Though I might be playing a bit of catch up in this review, Scott Snyder’s narrative is nothing if not perfectly paced. Horror is all about the tension, the build-up and the satisfying reveals at the appropriate times, all key points that Snyder executes flawlessly. In issue one he does this simply by letting you into this family’s life, allowing you to see the struggles they have both individually and together. As we move to issue number two, this remains a large piece of the narrative but the supernatural elements and their steady inclusion start to become more prevalent. If you have any doubts this isn’t a true horror comic, you can lay those to rest.
Yet, if we didn’t care about the main character and those she loved, there would not be much to invest in besides the creatures and the scares. Luckily for the reader, you can’t help but feel for Sailor and her family. The bullying she received was visceral, her guilt and anxiety is plain as day, and her family is a modern one; loving, goofy, irritable, and worrisome. You don’t want any of them to get hurt, but from what seeds are being planted, they may not be as pure as one would hope. There are multiple layers to this story that are being stitched together seamlessly and that’s a testament to Scott Snyder’s experience.
A horror comic would be nothing without frightening visuals and Jock is back with Mr. Snyder to give the audience a healthy dose of creep. While the reader gets only glimpses and shadowy peeks at the Wytches in the first couple of issues, that’s to be expected as we delve deeper into the narrative. What we do get is sufficiently spooky, drawn in Jock’s bold and graphic art style. His splash art illustration brings a surreal quality to the work that helps enhance the unsettling nature of the story while colorist Matt Hollingsworth’s deep blacks and subtly vibrant colors keeps the pages from looking bland. It would be easy to keep to a darker color palette considering the genre, but it is clear that is not what this duo is going for. It’s nothing short of gorgeous and all the more disturbing for it.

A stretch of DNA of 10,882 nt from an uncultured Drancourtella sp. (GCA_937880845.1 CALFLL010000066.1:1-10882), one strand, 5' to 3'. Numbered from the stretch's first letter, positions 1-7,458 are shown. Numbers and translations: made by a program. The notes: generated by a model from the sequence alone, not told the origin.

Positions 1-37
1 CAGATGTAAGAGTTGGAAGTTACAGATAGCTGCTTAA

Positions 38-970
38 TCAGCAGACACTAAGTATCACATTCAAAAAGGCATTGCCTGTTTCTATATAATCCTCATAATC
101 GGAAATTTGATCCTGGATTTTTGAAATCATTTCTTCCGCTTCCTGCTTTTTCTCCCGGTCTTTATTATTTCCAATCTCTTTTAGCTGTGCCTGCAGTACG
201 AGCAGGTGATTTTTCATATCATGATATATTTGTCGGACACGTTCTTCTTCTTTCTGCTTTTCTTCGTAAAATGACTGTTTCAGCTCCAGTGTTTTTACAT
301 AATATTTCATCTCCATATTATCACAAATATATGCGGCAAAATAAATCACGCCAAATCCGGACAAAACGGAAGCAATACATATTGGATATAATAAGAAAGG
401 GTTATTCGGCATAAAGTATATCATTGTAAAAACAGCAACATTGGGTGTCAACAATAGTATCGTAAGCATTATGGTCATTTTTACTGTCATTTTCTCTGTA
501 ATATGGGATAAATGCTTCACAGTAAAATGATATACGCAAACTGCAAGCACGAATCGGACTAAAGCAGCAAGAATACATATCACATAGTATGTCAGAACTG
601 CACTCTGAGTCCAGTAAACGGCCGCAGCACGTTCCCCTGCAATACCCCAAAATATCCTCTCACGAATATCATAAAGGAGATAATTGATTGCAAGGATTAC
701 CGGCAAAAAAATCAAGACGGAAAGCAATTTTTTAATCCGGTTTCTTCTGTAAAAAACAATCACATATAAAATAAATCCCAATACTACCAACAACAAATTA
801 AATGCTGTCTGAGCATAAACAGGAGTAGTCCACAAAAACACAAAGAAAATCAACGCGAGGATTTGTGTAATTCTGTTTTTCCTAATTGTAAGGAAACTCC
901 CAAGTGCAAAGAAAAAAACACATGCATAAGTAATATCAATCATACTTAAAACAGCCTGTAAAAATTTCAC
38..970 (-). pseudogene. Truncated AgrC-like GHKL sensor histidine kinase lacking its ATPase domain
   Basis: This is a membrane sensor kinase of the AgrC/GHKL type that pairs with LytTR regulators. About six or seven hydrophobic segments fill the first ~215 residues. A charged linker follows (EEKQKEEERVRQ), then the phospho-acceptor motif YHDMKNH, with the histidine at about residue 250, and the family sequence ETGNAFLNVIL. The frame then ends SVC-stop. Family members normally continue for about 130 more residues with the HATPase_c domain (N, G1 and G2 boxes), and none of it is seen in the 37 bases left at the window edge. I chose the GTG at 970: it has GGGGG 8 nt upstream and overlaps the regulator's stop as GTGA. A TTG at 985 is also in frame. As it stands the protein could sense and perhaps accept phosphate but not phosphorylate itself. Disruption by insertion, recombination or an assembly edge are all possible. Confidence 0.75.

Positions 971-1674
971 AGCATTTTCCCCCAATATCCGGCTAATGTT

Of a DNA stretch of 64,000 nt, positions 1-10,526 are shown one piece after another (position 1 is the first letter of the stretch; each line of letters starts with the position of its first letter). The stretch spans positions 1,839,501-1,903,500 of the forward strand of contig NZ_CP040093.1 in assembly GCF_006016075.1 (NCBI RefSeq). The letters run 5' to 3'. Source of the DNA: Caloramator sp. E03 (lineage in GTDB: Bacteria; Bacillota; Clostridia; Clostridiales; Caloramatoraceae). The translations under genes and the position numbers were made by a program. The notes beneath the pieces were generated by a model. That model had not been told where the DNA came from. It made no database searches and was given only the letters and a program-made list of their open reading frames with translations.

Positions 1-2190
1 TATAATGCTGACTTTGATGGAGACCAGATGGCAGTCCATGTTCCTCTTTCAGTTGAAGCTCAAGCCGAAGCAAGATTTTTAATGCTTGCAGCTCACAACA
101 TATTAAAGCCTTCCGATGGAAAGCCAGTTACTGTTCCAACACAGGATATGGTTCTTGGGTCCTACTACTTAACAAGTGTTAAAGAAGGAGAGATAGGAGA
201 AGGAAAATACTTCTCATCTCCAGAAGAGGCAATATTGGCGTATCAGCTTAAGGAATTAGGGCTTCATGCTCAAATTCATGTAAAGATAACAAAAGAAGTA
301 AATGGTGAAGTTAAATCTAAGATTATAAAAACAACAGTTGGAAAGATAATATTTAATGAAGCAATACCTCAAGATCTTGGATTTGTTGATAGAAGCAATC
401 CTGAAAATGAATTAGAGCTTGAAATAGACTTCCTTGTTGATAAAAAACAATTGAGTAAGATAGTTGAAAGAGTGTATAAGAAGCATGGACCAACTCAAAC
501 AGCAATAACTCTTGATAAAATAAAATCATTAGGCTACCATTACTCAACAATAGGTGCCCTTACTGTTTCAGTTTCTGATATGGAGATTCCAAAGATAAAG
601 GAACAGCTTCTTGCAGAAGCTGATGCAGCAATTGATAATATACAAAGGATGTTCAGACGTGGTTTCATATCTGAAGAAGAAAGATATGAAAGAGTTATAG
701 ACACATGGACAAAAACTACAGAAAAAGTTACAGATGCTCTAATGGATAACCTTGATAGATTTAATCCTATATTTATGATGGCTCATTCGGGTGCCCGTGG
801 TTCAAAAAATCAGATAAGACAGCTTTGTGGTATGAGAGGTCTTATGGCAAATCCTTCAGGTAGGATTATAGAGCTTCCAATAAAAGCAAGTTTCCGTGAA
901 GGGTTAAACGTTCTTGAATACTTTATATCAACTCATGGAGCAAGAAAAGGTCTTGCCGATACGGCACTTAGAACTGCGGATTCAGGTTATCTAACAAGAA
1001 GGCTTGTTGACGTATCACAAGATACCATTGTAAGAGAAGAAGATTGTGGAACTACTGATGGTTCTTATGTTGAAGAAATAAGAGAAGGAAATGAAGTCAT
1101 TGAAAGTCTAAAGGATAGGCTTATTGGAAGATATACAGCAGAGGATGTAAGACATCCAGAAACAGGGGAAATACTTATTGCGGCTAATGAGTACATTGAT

Lastly, the concept of Wytches itself deserves some attention. In a world filled to brimming with sexy, misunderstood vampires, and sexy, misunderstood werewolves, our media lacks true monsters these days. What Wytches does is grab you by the face and force you to look at these creatures for what they are: true and utter monstrosities. These are not cute girls in pointy hats and tight shirts or even fat old ladies luring children into their homes with candy, these are primal beasts that hold greater power than we can even fathom. Scott Snyder and his Wytches remind us all that monsters can still be very scary and that is a damn good thing.
Grab this book if you are a fan of supernatural horror and suspense. There’s a captivating world to explore here, but it’s not going to come out and tell you everything you want to know, nor should it. It’s freaky, it’s intriguing, and, most importantly, it’s everything that horror is meant to be in a few masterfully illustrated pages. When you do pick these issues up from your local comic shop, however, just remember: who would you pledge?